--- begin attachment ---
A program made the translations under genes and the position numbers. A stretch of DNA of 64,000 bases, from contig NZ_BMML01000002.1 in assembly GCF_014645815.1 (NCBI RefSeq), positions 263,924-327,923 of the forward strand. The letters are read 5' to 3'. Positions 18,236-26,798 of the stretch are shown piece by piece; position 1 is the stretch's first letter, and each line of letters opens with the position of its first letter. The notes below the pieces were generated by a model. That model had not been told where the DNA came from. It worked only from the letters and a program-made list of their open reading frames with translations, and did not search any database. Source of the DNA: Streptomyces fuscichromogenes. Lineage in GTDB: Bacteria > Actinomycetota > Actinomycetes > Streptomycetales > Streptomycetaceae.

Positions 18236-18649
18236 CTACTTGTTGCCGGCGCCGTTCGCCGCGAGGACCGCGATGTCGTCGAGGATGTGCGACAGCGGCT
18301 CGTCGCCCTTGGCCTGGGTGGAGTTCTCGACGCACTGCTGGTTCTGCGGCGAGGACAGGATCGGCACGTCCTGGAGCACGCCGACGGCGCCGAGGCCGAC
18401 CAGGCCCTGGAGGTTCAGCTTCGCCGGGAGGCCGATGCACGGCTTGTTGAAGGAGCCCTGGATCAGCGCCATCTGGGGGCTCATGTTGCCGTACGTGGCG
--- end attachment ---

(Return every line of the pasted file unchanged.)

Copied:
A program made the translations under genes and the position numbers. A stretch of DNA of 64,000 bases, from contig NZ_BMML01000002.1 in assembly GCF_014645815.1 (NCBI RefSeq), positions 263,924-327,923 of the forward strand. The letters are read 5' to 3'. Positions 18,236-26,798 of the stretch are shown piece by piece; position 1 is the stretch's first letter, and each line of letters opens with the position of its first letter. The notes below the pieces were generated by a model. That model had not been told where the DNA came from. It worked only from the letters and a program-made list of their open reading frames with translations, and did not search any database. Source of the DNA: Streptomyces fuscichromogenes. Lineage in GTDB: Bacteria > Actinomycetota > Actinomycetes > Streptomycetales > Streptomycetaceae.

Positions 18236-18649
18236 CTACTTGTTGCCGGCGCCGTTCGCCGCGAGGACCGCGATGTCGTCGAGGATGTGCGACAGCGGCT
18301 CGTCGCCCTTGGCCTGGGTGGAGTTCTCGACGCACTGCTGGTTCTGCGGCGAGGACAGGATCGGCACGTCCTGGAGCACGCCGACGGCGCCGAGGCCGAC
18401 CAGGCCCTGGAGGTTCAGCTTCGCCGGGAGGCCGATGCACGGCTTGTTGAAGGAGCCCTGGATCAGCGCCATCTGGGGGCTCATGTTGCCGTACGTGGCG